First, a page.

We had a windy Adventure to Castle Island.  I was quite pleased to visit Castle Island as it is a location I had heard about often.  As on many occasions we decided to explore Castle Island in off-season.  There were paths along the Fort, and airplanes flying throughout.  We enjoyed walking next to the Fort, the walls towering high above us, and checking out the views.  Castle Island was not the cleanest spot, but I guess that is to be expected in a more urban setting.  We were glad to visit a new location and enjoy a long walk.  As per my usual Throwback blogs I had some difficulty locating photographs, but I did find some to represent our Adventure as well as a video along our stroll (Throwback Adventures will not always be rated).

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July 10, 2019 – Boston Public Garden – Massachusetts

Today Wilma and I Adventured to the Boston Public Garden in Boston, Massachusetts.  The Boston Public Garden is a large park in Boston, Massachusetts.  It was the first public botanical garden in the United States.  The Friends of the Public Garden and Common works to preserve the Garden, and also various other locations in the city.

We had a metropolitan Adventure to the Boston Public Garden.  Today was a unique Adventure for Wilma as she was solo, without big brother Shadow.  Wilma had an early morning appointment, while Shadow was relaxing at the Grandma and Grandpa spa we figured it was a good opportunity for some training, and an energetic walk.  I also did not feel Shadow would have enjoyed this Adventure due to the heat so we felt it would be a good day for both.

We began our Adventure to the Boston Public Gardens with some challenges with parking, however eventually decided to go for the Charles Avenue parking garage.  Valet parking seemed a bit affluent for me, however it appeared to be the best option, and really the only possibility.  The walk to the Garden followed a small side walk lined with many shops, restaurants, and businesses.  I found this to be a great urban training experience for Wilma as she took in all the new smells, sounds, and sites.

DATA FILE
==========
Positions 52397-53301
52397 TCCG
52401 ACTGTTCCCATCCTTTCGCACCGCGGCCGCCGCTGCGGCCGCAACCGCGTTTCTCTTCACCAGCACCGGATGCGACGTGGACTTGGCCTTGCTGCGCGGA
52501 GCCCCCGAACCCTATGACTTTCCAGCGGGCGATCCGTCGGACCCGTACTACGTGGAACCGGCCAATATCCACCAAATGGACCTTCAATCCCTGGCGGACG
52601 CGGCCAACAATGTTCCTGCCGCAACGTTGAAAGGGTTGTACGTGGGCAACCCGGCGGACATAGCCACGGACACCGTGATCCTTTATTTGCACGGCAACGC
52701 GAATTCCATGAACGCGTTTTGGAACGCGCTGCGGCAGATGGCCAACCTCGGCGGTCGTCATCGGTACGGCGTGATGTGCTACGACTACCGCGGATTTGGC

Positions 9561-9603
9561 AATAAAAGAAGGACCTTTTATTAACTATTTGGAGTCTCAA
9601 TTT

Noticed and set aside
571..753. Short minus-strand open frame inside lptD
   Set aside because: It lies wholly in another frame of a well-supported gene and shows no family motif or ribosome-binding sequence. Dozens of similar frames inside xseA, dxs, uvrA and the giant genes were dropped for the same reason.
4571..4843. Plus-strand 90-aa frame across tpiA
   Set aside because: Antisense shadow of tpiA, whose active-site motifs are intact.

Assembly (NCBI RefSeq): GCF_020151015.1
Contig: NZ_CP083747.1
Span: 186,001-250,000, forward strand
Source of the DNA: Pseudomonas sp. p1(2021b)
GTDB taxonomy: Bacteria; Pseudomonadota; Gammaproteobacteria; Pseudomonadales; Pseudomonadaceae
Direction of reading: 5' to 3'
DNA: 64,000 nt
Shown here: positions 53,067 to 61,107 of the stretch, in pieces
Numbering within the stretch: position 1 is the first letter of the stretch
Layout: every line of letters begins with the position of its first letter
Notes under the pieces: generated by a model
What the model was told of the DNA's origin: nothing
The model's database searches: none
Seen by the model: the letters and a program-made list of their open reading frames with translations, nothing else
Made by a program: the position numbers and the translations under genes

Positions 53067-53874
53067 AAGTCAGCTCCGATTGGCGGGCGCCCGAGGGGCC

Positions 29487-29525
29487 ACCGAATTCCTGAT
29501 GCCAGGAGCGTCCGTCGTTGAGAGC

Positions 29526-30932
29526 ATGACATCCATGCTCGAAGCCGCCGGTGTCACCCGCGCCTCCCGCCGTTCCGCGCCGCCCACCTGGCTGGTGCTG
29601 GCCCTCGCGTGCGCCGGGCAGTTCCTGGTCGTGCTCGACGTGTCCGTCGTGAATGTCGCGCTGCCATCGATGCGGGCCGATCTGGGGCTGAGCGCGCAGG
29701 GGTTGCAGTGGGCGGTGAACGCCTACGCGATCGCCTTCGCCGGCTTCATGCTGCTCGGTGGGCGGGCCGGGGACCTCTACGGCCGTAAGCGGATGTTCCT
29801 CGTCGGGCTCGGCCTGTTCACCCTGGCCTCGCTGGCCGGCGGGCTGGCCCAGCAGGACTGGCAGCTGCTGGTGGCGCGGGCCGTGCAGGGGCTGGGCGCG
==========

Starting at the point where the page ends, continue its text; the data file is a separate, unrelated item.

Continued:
It did not take a long to arrive at the entrance to the Garden.  I was excited to visit the Garden, a place I had been thinking about visiting for a couple of weeks.  Although I have been to the nearby Boston Commons, I do not remember ever having visited the Garden.  The Garden was well manicure, with flowers, historic statues, and was centered by the scenic Lagoon. We made sure to walk around the entire Garden, not wanting to miss a thing.  We often took breaks, sitting in the shade, and hydrating on this extra-warm early afternoon.

Wilma’s highlights of the Adventure included:  chasing pigeons, relaxing in the shade, and the hunt of the overly-friendly city squirrels. She also appeared keen on walking on the cement around the Lagoon, peering at the swan boats, and watching the ducks.  Wilma was very curious about her new environment, however appeared quite content. My favorite parts included:  the Make Way for Ducklings Statue, the gorgeous flowers, the Lagoon and surrounding scenery, and watching Wilma experience a new environment.  We were grateful for a new Adventure, natural shade, and time to train.  The Boston Public Garden is definitely a fun place to explore (Rating:  3.5).